Trapping in Wisconsin: continuing cultural heritage
Whether you crave the solitude of the winter landscape or you seek to pass on a family tradition, Wisconsin has many trapping opportunities for you.
Bobcat, fisher and otter quotas are now available
Bobcat, fisher and otter zone information:
- Fisher: Oct 15 - Dec 31, 2016
- Bobcat Time Period 1: Oct 15 - Dec 25, 2016
- Bobcat Time Period 2: Dec 26 - Jan 31, 2017
- Otter: Southern Zone: Nov 5 - Mar 31, 2017
- Otter: Central and Northern Zones: Nov 5 - Apr 30, 2017
It is extremely unlikely that the Department would close a furbearer zone as harvester success rates from recent years are used to issue permits. This allows harvesters to approach or reach the quota without closing zones. Should the Department need to close a zone, notice would be given several days to a full week before closure, a press release would be issued and this page would be updated to reflect the closures.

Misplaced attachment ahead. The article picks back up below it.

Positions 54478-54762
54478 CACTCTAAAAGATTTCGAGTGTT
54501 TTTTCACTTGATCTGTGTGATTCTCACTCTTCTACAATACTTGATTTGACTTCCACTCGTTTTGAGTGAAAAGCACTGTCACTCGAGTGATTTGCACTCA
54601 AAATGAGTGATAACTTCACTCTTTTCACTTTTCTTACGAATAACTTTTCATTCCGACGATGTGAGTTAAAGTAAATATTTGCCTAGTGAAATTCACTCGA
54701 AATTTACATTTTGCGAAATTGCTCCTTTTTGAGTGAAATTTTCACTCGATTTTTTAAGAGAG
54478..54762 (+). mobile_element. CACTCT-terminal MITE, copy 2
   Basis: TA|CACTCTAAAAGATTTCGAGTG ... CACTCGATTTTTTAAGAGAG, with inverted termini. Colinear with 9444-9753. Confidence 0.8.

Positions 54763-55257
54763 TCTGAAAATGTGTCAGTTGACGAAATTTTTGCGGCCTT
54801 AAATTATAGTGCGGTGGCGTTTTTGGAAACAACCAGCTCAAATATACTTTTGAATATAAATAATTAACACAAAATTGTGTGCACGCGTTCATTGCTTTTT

Attention trappers: The Wisconsin Department of Natural Resources and the Association of Fish and Wildlife Agencies (AFWA) have partnered with Responsive Management to conduct a statewide study in Wisconsin about residents' opinions on wildlife and wildlife-related activities. State residents may receive a phone call from Responsive Management asking them to participate in a brief telephone survey about wildlife; selection of residents for participation is random to maintain a scientifically valid study. If you receive a call at home or on your cell phone, please consider participating in the study to assist the department and AFWA in better understanding residents' opinions on wildlife.
- Plan your season
- During your season
- Furbearer management
- Trapping publications
- Mammal Tracks on Wisconsin
- Body-gripping traps: use & pet removal
- Cable restraints in Wisconsin
- Furbearer diseases
- Regulated Trapping and Social Media
- Traps, Trapping and Furbearer Management
- Key Messages for Trappers
- Trapping and Furbearer Management in North American Wildlife Conservation
- Safe and Ethical Use of the Dryland Body-grip Trap in WI